Tag Archives: theros

Journey into Nyx Draft Review: Red

Time for some Red cards!

Akroan Line Breaker

This guy seems totally absurd. All the red Heroic decks want are some reach, and 4 powers worth of intimidate is a good way to get there. At first I thought this guy was two mana which seemed utterly insane, though 3 mana is more sensible. Still, extremely good card that will be a strong incentive to head down the red Heroic route.

Bladetusk Boar

Good old Bladetusk Boar. Breaking board stalls since Zendikar (wait, Zendikar had board stalls?).
One again, bodies with evasion are also even better in this block thanks to the bestowy nature of the format, so the Boar is even better! Also, this art is sweet.

Blinding Flare

Another way to push through damage in the long game. Once again, note the ability to target your own guys to trigger Heroic for that sweet extra value. Very good card.

 Cyclops of Eternal Fury

This card seems randomly out of place, for some reason. The mana cost and ability obviously show that he’s not supposed to be in a red aggressive deck. His home is probably in a Red/Green giant monsters deck. Also, he gives himself haste with the ability.

Font of Ire

I know I keep harping on about the “force damage through” stuff, but making it so they are dead at 5 life changes the game dynamic significantly. While you don’t want multiples, and you probably want to be casting a two drop to attack with instead on turn two, I suspect this card will be quietly doing some serious work for the beatdown decks.

Forgeborn Oreads

I’m not sure the 1 damage will matter that much, and I don’t think red has the ability to play multiple enchantments per turn. Not too excited by this card. Fanatic of Mogis is probably just better.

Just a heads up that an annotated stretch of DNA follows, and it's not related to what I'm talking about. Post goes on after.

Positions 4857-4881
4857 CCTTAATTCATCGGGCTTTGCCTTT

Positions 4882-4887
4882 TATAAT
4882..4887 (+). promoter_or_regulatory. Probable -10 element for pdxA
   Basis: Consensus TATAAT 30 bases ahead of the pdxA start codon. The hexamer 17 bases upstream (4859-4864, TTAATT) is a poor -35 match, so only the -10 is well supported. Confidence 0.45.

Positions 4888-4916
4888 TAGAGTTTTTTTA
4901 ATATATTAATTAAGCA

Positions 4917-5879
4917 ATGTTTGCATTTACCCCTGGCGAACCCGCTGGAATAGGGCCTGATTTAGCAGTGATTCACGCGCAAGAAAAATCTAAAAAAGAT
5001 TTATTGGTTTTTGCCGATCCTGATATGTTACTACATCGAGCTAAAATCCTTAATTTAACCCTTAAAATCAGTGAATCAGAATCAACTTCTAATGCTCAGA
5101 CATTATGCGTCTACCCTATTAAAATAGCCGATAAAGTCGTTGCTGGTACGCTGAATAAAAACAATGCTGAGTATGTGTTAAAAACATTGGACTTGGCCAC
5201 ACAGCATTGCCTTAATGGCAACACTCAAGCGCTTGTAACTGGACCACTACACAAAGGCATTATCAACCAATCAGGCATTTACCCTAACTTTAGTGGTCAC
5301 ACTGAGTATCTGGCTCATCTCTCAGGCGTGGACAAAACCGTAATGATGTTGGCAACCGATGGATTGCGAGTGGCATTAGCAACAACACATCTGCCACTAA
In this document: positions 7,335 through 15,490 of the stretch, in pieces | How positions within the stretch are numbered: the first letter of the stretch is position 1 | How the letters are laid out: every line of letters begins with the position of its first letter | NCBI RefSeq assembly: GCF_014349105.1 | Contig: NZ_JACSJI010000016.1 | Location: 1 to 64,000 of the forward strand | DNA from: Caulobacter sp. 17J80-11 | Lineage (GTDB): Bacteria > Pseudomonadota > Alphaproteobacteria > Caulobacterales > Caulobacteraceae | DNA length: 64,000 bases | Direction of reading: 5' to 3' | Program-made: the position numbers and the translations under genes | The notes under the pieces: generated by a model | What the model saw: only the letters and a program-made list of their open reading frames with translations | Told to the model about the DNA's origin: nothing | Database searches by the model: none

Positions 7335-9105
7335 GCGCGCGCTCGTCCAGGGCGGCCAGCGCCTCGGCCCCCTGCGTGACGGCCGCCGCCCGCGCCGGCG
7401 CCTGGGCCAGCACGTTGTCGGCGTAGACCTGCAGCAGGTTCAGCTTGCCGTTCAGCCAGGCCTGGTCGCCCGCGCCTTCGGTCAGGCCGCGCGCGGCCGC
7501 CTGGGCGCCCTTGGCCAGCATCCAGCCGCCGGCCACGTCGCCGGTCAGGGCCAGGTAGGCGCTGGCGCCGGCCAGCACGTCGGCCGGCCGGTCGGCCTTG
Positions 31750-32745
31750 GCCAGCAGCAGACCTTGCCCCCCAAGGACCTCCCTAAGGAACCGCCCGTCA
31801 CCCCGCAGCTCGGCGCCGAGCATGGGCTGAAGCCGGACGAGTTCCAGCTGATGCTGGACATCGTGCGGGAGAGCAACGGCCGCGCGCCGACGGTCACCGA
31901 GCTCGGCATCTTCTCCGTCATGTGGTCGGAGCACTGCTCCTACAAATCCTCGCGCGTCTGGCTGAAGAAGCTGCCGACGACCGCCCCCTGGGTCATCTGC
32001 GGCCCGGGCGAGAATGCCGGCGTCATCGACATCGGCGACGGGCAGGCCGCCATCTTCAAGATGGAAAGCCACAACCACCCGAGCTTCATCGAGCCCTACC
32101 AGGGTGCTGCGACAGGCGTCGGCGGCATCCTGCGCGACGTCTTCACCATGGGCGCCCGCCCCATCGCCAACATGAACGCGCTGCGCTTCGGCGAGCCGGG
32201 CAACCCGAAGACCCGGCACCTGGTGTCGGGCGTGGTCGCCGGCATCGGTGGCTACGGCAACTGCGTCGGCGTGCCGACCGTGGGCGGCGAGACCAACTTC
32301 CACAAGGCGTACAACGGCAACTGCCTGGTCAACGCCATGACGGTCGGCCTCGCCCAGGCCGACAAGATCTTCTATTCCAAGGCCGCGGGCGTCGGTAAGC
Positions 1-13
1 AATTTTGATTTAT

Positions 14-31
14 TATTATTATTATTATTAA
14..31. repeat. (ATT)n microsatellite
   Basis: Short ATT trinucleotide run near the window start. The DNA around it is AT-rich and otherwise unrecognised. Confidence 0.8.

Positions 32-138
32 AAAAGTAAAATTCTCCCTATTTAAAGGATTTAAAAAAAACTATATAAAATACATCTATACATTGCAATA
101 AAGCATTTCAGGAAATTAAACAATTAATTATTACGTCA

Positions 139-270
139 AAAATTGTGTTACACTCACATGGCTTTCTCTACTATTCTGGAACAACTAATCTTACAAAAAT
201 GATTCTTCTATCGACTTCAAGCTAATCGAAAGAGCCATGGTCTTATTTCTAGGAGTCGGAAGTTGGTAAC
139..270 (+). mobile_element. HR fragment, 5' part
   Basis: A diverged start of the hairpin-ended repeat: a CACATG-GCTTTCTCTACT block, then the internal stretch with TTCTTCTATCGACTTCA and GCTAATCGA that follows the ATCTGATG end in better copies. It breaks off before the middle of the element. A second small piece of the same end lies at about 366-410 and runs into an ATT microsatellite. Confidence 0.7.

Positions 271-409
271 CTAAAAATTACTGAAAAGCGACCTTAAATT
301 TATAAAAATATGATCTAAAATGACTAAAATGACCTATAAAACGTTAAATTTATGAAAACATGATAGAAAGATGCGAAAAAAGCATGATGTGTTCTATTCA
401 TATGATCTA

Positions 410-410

Magma Spray

While it doesn’t go to the face, it does kill the majority of small dude that end up grabbing a bunch of auras and getting huge. All for a cheap price. This will likely end up being a high performer. (It also kills several non-little dudes, like the Oreads above… cough).

Mogis's Warhound

Most of this is going to be a copy of what I said in preview week, but this card is seriously just bananas. Everflame Eidolon was already very good, and this guy is on a very similar power level. Heck, Fearsome Temper was mostly played just as a +2/+2 aura and this guy puts that to shame. This is an extermely good card for the decks that want it and make them a whole lot more terrifying. Seriously, this bestow cycle is really good.

Riddle of Lightning

I have no idea how good this card is going to be, though the art and effect are pretty awesome. If you can reliably kill large things with it, I suspect it will be very good. Time will tell.

Rollick of Abandon

I have no idea if this is supposed to be a board wipe or a pump spell. The mana cost here is not helping my assessment. The fact that this card kills your weenies in an aggro deck also is not helping. I’m going to stamp this with a giant question mark and move on.                 ?

Rouse the Mob

More ways to force through damage! Though seriously, the “gains trample” bit is what pushes this into really good territory. I don’t see it ever targeting more then two creatures either, but I suspect two creatures is all you’ll need.

Satyr Hoplite